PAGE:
As I write, there is just under a fortnight left – including two weekends – to see the Royal Academy’s retrospective of South African artist William Kentridge. I urge you to go if you can.
Kentridge also directs and stages opera, and it’s thanks to English National Opera (‘ENO’) that I first encountered his work. His production of Berg’s ‘Lulu’ during the 2016/17 season (in partnership with the Metropolitan Opera and Dutch National Opera) featured visuals as striking and unforgettable as the music. After exploring his art a little and, now, having the chance to see this superb exhibition, I can see how it all fits into an overarching practice. The characters in ‘Lulu’ genuinely appeared to emerge fully formed from his sets, his art come alive (see the two photos below):
Even in the early drawings, there is so much life and, especially, rhythm. You can feel the movement, even before he starts to investigate animation and film-making (all disciplines handsomely represented in the exhibition). I have always been drawn to graphic design as much as fine art, so another important point of connection for me is Kentridge’s endlessly inventive use of typography and typesetting, fonts, alphabets and linguistic characters, slogans, maps and symbols.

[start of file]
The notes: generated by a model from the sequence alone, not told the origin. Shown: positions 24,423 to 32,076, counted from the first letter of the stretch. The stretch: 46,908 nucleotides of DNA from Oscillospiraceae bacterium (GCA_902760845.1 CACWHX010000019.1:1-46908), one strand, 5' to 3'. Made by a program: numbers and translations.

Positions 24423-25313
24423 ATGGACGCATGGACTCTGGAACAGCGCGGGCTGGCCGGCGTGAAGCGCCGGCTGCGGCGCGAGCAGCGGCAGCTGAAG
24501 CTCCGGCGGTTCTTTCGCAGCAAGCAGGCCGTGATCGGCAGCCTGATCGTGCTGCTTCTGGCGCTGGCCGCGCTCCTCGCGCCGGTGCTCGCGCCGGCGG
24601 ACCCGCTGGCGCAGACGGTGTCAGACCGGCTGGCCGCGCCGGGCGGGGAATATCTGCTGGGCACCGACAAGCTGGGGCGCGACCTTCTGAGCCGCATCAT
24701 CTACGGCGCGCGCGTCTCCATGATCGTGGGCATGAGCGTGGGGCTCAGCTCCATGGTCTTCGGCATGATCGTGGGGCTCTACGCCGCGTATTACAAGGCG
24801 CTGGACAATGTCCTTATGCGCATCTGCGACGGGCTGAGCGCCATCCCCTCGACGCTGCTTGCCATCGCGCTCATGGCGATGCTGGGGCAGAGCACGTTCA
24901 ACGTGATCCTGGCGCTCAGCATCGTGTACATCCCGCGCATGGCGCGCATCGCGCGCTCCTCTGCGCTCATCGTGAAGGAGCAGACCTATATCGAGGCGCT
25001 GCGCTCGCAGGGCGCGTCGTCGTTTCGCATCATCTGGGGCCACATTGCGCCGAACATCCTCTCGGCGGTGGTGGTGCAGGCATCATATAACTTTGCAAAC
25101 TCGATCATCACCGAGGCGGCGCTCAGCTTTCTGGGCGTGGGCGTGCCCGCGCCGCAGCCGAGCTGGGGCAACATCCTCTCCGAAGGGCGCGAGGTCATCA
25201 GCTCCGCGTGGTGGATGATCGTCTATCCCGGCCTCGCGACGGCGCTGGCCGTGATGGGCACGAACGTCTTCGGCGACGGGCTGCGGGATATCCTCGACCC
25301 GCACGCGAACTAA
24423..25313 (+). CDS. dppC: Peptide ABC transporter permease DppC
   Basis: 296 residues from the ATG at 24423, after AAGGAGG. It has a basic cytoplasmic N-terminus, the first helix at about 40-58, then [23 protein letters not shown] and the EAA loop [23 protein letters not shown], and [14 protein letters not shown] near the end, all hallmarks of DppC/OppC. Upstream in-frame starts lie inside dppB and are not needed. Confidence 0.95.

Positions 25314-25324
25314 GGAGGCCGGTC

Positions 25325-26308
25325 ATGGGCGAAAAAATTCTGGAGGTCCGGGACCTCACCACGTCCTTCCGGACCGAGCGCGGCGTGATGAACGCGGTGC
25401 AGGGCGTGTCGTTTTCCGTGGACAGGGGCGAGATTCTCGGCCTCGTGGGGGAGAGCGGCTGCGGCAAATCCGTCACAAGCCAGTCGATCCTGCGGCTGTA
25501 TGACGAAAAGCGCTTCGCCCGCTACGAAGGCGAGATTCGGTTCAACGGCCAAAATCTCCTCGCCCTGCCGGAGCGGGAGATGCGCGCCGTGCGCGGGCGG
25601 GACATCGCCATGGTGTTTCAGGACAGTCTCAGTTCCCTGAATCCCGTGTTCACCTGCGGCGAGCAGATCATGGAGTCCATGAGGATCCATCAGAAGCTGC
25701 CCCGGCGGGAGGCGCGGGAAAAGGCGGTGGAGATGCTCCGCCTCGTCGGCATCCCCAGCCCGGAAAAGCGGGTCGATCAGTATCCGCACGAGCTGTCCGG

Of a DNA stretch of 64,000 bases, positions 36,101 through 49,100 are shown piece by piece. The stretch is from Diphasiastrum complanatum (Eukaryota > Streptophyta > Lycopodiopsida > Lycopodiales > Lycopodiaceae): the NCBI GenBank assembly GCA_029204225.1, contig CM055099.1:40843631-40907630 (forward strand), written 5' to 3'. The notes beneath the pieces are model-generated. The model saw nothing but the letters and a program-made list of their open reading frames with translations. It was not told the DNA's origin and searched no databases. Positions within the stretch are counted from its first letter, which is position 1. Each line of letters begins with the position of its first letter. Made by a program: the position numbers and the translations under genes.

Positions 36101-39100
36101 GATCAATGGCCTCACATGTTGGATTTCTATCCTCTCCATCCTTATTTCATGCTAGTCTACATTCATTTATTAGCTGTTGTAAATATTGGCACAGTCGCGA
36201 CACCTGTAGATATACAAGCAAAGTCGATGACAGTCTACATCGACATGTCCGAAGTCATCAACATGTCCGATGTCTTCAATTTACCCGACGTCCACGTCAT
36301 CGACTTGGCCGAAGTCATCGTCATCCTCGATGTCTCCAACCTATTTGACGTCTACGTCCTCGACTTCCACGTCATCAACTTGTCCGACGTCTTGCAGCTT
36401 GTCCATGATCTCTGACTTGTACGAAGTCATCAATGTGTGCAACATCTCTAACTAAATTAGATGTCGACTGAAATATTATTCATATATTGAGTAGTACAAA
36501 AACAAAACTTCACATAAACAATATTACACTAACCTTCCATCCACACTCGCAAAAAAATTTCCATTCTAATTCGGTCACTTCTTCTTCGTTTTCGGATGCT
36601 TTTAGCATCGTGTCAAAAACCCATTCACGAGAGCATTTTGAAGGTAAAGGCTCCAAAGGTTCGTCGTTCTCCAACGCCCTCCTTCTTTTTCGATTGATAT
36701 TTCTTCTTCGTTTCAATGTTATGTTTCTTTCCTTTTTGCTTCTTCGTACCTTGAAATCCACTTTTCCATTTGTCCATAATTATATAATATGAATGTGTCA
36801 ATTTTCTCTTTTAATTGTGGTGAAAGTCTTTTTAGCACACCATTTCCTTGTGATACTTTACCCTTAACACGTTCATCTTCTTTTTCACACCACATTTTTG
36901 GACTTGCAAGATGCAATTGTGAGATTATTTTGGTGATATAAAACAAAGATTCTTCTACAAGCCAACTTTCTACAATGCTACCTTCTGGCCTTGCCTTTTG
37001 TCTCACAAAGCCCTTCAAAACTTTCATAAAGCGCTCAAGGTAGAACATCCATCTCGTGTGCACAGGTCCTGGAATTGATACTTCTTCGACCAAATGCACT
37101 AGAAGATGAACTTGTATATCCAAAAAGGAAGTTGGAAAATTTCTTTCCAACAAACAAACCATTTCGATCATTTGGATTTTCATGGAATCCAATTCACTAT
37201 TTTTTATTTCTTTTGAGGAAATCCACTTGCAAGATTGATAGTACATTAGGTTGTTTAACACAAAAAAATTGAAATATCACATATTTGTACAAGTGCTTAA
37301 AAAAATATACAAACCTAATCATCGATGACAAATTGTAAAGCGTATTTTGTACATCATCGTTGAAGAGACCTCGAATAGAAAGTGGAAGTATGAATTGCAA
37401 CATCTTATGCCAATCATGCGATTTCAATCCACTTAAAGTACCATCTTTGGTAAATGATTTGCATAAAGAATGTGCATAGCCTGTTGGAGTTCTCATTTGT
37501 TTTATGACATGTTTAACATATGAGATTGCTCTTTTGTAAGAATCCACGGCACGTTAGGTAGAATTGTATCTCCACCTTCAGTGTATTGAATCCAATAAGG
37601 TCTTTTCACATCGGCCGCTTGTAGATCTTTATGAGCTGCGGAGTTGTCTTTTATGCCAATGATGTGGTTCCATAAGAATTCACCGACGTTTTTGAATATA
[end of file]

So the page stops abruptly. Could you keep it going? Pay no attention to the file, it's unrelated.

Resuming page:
Part of this is that, as an artistic observer of events in South Africa over decades, Kentridge is deeply concerned with language, territory, culture, politics and the media. I have no doubt that the more you know about South Africa, the more you will be able to get out of the work; the sheer amount of content in the pieces – text and imagery – is dazzling. (I knew from about the second room in that I would be buying the catalogue, just to learn more about what I was looking at.)
But as a ‘lay-viewer’, it’s important to emphasise that even if you don’t go into the show armed with that knowledge, you’re likely to come out with a thirst for finding out more, such is the innate power of the work. You may leave punch-drunk, but satisfied. Kentridge’s art is energetic, invigorating, immersive to the point of near-interactivity and – occasionally – overwhelming.
Here is a quick photo-tour from my visit. As I hope some of the pictures show, this can only whet your appetite because so much of this exhibition is on a grand scale, fully taking advantage of the Royal Academy’s vast galleries. Recommended.
This exhibition is on until 11 December 2022.
Photos in this post by AA, apart from the ‘Lulu’ production photos. These were taken at the Metropolitan Opera by Ken Howard and appear in the production gallery on the ENO website.